mistress, testimony from the police that John had transferred $200,000 to her,
and Nancy’s testimony that John had admitted the affair to her after the shooting.
Except for Nancy’s testimony about John’s admission, all of this voluminous
evidence predated Appellant’s involvement in the scheme.
III. The verdict
The jury convicted Appellant of aggravated assault. The conviction was
enhanced by evidence of two prior felonies committed by Appellant, and he was
sentenced to 60 years’ confinement.
Appellant brings nine points on appeal. In his first point, Appellant argues
that the evidence is insufficient to support the conviction because the testimony
of eight accomplice witnesses and one jailhouse informant was not sufficiently
corroborated by the other evidence presented. We disagree and overrule his first
point, as further discussed below.
In his second, third, fourth, and fifth points, Appellant argues that the trial
court erred by allowing the admission of evidence dating back to 2009 and
relating to John’s plans and efforts to hire someone to kill his wife. We sustain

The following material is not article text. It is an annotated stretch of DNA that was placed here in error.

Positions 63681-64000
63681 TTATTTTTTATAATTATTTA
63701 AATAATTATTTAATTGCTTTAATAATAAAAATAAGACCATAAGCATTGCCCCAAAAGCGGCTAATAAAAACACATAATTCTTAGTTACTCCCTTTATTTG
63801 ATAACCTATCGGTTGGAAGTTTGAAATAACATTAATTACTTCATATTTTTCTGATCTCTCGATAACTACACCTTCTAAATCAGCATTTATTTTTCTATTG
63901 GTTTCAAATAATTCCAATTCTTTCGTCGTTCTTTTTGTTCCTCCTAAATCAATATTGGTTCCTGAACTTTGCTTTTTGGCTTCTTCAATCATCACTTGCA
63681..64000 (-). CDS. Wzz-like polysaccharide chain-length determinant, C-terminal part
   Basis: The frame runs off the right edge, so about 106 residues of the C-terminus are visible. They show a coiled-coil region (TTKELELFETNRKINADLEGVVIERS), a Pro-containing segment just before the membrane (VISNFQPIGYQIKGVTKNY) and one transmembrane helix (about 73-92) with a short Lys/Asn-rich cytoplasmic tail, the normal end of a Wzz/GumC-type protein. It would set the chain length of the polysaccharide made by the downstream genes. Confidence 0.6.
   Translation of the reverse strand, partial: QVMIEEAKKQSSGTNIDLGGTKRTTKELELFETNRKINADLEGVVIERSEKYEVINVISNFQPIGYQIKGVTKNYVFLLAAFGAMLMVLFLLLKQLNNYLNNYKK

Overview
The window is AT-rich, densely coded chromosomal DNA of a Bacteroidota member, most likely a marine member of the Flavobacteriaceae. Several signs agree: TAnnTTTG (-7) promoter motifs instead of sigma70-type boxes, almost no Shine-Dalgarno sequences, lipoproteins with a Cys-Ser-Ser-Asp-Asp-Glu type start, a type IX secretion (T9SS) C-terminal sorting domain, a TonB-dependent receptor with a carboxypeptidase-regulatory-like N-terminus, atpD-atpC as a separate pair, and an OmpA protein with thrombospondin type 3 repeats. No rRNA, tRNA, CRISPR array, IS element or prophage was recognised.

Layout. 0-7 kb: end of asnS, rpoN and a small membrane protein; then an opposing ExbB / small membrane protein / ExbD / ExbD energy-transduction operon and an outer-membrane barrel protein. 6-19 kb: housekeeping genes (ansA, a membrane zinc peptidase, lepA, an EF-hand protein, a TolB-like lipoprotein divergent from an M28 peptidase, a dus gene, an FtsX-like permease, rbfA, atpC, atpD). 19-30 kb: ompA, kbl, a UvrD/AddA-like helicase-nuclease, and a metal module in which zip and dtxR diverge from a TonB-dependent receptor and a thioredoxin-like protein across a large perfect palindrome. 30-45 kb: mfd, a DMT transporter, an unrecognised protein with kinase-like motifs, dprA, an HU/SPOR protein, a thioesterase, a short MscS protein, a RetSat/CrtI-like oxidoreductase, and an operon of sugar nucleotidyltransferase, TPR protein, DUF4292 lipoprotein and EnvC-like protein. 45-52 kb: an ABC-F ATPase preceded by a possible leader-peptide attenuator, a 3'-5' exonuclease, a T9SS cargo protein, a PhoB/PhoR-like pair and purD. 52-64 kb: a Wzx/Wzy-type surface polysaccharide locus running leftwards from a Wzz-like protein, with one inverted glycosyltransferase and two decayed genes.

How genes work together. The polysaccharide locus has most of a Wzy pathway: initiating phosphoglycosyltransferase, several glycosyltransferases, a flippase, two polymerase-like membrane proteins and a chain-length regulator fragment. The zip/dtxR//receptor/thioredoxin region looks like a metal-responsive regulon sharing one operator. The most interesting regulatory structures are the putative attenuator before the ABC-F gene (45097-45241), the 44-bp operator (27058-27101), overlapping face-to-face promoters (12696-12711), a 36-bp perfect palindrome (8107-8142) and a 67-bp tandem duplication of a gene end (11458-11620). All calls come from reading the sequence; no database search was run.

his second point, holding that the probative value of such evidence was
outweighed by the risk of unfair prejudice in violation of rule 403, reverse the trial
court’s judgment, and order the cause remanded for a new trial. Because we
sustain Appellant’s second point, we do not reach his third, fourth, or fifth points;
nor do we reach the remaining four points he raises complaining of the trial
court’s rejection of a proposed jury instruction, challenging the admission of
testimony regarding friction ridge analysis, complaining of the denial of his motion
for new trial, or generally complaining of due process violations. See Tex. R.
App. P. 47.1.
I. Sufficiency of the evidence
A. Standard of Review
In our due-process review of the sufficiency of the evidence to support a
conviction, we view all of the evidence in the light most favorable to the verdict to
determine whether any rational trier of fact could have found the essential
elements of the crime beyond a reasonable doubt. Jackson v. Virginia, 443 U.S.
307, 319, 99 S. Ct. 2781, 2789 (1979). This standard gives full play to the